Irish writer, Paul Martin: www.paulmartinwriter.com
My latest book The Bicycle Thief and the German Wife: The Hidden War of a German-Speaking Italian Family was written in an attempt at the impossible – to understand Italy. Not even all of Italy, just one region – or rather two. These are: the Marche, which is located in central Italy on the Adriatic (Eastern) coast (opposite Tuscany) and Alto Adige (formerly South Tyrol), the German-speaking region, formerly part of the Austro-Hungarian Empire, which became part of Italy after WW1.
Although I now live in Ireland, I have been going to Ancona, the capital of the Marche for almost thirty years. (I had also in the meanwhile spent about seven years between Australia, South America and the dotcom boomtown that was San Francisco in the late 1990s and early 2000s). In 2007 I was handed the skeleton of this story by which to exam the country. This was recounted to me by my mother-in-law as we waited one sweltering summer day for my Italian wife, Barbara, to give birth to our first born in a small hospital in a medieval hillside town.
Barbara’s grandfather, Bruno, I was told, had returned from a German prison camp to Italy on a stolen bicycle – a great tale in itself. But then there was the kicker: it had been passed down through the family that he had been denied his war pension because it was suspected he had sided with Mussolini’s extremist Saló Republic after the 1943 Armistice.
I was immediately presented with a great challenge. How could more be learnt if Bruno had been killed in 1956 and his wife, Babí, would never discuss the war up to her death in 2015 aged almost 100? Was this suspicion linked to the fact that Bruno had returned of his own accord from Germany without awaiting the official (and documented) repatriation? Or had it something to do with Babi’s origins in Alto Adige, the German-speaking region in Northern Italy? And why had Bruno’s father, Oronzo, attempted suicide immediately after the war?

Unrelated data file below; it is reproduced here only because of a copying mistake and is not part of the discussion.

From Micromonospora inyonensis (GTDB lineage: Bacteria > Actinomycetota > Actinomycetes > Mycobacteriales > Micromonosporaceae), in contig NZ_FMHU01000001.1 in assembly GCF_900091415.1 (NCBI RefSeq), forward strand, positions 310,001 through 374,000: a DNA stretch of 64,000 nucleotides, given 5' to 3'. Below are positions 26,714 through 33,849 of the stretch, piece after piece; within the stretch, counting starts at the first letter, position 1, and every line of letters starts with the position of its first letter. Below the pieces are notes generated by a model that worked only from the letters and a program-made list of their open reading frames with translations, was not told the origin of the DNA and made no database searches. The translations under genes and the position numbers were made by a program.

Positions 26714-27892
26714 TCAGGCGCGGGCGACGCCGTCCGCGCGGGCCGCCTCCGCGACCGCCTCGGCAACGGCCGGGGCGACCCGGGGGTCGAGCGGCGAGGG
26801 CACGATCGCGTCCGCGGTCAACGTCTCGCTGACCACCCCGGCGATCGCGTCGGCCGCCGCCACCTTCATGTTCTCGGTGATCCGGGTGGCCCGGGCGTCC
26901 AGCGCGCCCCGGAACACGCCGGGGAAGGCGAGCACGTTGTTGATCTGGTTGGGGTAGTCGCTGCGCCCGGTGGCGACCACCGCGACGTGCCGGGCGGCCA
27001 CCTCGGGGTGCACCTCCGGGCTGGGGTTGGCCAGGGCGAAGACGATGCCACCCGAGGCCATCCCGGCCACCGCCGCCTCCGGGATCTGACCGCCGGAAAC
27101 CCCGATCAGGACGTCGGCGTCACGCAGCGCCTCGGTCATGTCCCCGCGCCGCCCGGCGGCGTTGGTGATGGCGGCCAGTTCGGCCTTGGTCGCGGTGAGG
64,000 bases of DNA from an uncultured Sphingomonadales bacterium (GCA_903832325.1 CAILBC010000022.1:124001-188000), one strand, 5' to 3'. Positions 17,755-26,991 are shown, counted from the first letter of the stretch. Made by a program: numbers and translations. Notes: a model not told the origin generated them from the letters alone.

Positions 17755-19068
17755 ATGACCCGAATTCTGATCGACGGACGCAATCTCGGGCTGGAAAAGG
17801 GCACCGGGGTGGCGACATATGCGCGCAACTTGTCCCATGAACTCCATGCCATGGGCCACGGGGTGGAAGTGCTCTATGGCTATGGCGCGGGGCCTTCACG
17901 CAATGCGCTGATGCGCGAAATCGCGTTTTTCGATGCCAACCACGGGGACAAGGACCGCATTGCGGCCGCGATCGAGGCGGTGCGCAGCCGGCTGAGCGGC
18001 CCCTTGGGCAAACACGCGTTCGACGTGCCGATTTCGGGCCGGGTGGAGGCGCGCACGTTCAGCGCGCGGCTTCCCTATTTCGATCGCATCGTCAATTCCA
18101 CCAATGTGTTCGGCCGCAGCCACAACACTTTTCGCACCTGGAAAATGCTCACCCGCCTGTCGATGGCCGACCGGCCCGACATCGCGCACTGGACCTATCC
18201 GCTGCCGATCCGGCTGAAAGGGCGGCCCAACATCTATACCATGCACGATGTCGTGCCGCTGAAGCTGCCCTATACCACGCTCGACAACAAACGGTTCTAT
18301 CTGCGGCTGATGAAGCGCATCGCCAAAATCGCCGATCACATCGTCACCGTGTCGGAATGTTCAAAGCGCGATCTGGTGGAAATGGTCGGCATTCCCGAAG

It took me more than seven years to write this book and I did it in nick of time. As the recently 75th anniversary of D-Day drove home to most, very few people are still alive who lived as adults through the Second World War. And five of the people closest to the story with whom I talked had died before it came to publication in April this year.
While centred on one family’s story this is really a story about the Italy of the Second World War and the very troubled, and blurred, memory of it that has passed down (or more accurately that has not been passed down) to today.
In conversations with remaining members of the war generation, this tale would wind through the former Austro-Hungarian Empire, to a Jewish internment camp in the Marche, to Italy’s disastrous Albanian campaign, to vile wars in Russia and the Balkans, to a prison in East Prussia and forced labour near Leipzig, to an impoverished and troubled post-war Ancona before arriving at its conclusion in today’s Italy.
The backdrop is of course the global crash of 2008. As I pieced this story together in the following decade, the post-Second World War era effectively came to an end. This therefore became both an “ancient” but also a completely contemporary story as the two periods have such parallels.
How is The Bicycle Thief and the German Wife different from your previous works?
This was certainly in contrast to my earlier book: Travels with Bertha: Two years travelling Australia in a 1978 Ford Stationwagon. Named as one of the “Must Read books of 2012” by the Irish Times, Ireland’s pre-eminent newspaper, it was essentially a travel tale of a young man circling Australia (several times) in (just about!) a pre-internet age.